It was a grand 200th birthday celebration for Walt Whitman at the Rebirth and Rejuvenation of New York Harbor at the American Veterans Memorial Pier at 69th Street in Bay Ridge.
And it was not only a celebration of Whitman’s life but also recognized the people who tend to the harbor today.
The event, held on Saturday, May 11, was presented by the New York Harbor Channel and featured guest speakers and Whitman experts. It included discussions of current initiatives and issues affecting marine habitats in New York Harbor and the ocean waters of the New York Bight.
The three-hour program opened with a student recitation of Whitman’s “Crossing Brooklyn Ferry,” along with a Whitman commemoration. Some of the key topics discussed were the Billion Oyster Project, whale migration through the New York Bight and Rockaway artificial reef, aquaculture and local initiates.
Whitman, a poet, essayist, journalist and one-time editor of the Brooklyn Eagle, was born on May 31, 1819 in West Hills, New York. Whitman may not have been born in Brooklyn, but he is inextricably forever linked to the borough through his essays and poetry, especially “Crossing Brooklyn Ferry,” which was written years before the existence of the Brooklyn Bridge.
Ahmir Ojelade, the great grandson of Sylvia Moody D’Alessandro, executive director of the Sandy Ground Historical Society Museum on Staten Island, spoke at the commemoration, calling Whitman the poet of New York Harbor. “As he sailed, rowed or canoed along the banks of Staten Island, he interacted with many oyster harvesters,” said Ojelade. “There is no doubt that African American men and women were part of Walt Whitman’s harbor.”
“Sandy Ground, located on the south shore of Staten Island, started out as a farming community, but by 1855 they were an oyster community,” said D’Alessandro. “Oystering came from the Chesapeake Bay and they farmed oysters on Staten Island from 1855 to 1916, when factories were built along the water.”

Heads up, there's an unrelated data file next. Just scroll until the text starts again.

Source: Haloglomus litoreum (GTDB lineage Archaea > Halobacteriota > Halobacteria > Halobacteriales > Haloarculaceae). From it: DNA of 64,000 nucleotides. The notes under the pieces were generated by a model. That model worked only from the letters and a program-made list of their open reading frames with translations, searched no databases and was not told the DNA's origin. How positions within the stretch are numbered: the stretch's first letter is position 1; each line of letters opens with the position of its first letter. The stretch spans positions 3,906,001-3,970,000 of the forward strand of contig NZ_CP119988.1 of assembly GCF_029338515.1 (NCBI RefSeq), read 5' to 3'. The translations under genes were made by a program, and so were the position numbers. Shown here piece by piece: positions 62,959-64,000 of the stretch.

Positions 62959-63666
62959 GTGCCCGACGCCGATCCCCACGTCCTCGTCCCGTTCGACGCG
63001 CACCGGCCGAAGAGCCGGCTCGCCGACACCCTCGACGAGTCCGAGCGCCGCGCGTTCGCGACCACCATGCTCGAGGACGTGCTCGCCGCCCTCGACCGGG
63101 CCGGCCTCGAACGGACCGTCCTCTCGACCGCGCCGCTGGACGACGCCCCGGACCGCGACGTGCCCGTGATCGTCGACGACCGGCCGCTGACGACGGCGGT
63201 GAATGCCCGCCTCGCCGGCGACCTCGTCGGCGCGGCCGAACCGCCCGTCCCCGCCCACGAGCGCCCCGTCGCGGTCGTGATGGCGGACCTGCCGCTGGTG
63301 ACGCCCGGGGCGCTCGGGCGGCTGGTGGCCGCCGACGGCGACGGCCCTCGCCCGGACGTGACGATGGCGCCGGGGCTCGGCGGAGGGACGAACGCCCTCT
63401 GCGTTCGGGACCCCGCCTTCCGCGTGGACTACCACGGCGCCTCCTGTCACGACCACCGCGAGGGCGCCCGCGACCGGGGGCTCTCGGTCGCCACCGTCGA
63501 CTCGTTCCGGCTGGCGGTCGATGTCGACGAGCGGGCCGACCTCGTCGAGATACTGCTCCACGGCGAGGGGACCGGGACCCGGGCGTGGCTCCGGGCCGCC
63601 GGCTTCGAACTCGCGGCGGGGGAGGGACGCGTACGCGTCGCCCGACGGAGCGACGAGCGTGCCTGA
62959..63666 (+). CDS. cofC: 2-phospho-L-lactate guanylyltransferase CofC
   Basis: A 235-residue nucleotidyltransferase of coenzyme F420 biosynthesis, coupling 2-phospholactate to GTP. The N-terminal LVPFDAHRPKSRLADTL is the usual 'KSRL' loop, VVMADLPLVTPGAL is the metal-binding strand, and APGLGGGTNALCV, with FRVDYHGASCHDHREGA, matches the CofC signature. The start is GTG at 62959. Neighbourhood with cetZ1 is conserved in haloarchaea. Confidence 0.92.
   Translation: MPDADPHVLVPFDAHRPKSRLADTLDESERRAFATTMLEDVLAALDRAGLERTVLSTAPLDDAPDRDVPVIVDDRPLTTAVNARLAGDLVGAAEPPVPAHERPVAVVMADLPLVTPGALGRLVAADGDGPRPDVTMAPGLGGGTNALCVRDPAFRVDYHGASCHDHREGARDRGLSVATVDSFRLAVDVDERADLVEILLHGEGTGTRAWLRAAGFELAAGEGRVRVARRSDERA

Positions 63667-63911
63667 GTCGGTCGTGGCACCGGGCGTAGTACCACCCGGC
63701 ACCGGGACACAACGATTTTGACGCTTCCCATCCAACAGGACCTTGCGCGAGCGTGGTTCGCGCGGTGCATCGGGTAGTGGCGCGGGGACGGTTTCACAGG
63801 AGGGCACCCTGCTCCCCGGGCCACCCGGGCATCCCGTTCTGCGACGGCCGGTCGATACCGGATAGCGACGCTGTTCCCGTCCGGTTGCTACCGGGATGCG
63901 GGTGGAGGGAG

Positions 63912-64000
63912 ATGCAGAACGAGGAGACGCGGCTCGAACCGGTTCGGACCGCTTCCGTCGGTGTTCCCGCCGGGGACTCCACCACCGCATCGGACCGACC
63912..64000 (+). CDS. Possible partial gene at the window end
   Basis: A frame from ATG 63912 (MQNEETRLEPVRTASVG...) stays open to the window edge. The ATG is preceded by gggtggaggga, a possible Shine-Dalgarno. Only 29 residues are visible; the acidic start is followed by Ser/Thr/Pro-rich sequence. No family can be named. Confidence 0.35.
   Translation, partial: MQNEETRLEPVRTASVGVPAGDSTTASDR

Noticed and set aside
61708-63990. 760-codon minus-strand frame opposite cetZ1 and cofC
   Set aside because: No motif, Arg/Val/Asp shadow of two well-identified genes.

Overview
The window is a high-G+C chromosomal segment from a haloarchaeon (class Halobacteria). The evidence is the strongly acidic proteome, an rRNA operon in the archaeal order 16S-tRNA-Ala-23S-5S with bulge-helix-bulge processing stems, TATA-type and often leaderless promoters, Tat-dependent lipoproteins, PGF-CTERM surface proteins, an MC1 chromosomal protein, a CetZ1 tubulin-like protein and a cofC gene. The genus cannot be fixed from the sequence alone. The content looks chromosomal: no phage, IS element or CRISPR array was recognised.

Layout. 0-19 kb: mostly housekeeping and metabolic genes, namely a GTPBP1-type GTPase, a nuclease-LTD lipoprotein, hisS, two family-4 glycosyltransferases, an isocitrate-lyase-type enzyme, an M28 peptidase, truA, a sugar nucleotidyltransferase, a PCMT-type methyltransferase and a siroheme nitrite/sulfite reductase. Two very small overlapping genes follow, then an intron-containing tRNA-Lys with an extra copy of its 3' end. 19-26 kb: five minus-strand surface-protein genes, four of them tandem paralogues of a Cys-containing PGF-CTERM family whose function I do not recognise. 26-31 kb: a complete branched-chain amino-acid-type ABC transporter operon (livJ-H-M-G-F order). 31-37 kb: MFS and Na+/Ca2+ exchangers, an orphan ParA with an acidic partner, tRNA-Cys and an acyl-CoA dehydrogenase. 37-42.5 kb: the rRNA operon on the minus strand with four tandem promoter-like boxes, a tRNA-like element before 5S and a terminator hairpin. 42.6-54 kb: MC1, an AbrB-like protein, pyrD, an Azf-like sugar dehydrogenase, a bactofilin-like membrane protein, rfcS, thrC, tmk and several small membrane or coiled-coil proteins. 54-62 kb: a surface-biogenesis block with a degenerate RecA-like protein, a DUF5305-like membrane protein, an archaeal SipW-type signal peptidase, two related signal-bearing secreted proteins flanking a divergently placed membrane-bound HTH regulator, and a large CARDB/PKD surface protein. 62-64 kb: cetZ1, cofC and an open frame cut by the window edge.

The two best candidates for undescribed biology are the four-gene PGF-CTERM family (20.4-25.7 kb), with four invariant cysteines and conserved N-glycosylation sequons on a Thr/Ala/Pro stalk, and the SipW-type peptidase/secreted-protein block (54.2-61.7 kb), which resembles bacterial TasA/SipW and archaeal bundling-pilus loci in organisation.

D’Alessandro explained that as a result of the factories, the oysters became toxic and when some people died from eating them, it was the beginning of the end for the oyster trade in the area. As a result, the Sandy Ground Historical Society was formed.
“In 1999 a group came to us who was trying to restore the harbor with oysters,” D’Alessandro explained. “They said they were going to put 10,000 gallons of oysters back into the community and they asked us if we would help. It was a major attempt to reseed the beds.” She explained that this was the impetus for the Billion Oyster Project.
Agata Poniatowski offered more details about the Billion Oyster Project, a nonprofit organization that is working to restore New York Harbor’s oyster reefs.
“Oysters have a huge role in the history of New York City,” said Poniatowski. “There used to be oyster cafes or sellers on Canal Street, and Pearl Street is actually named because it was lined with oysters. We want to bring them back because they just don’t grow the way they used to.”
Poniatowski explained how oysters are being repopulated into the harbor, used for study purposes, and the role they play in maintaining healthier waterways. “Oysters not only filter our water but provide a lot of space for biodiversity to accumulate,” she said. “Oyster reefs act in a similar fashion in stabilizing our shorelines as well as keeping everything there when storms hit the area.”
Whitman, who was known to start his day with oysters and meat, would certainly be pleased to know that his beloved waters and shorelines were being looked after. Or maybe he does know. After all, he wrote, “I am with you, you men and women of a generation, or ever so many generations hence…”
And what better birthday present could there be for one of America’s greatest poets than clean and revitalized New York Harbor for “Crossing Brooklyn Ferry.”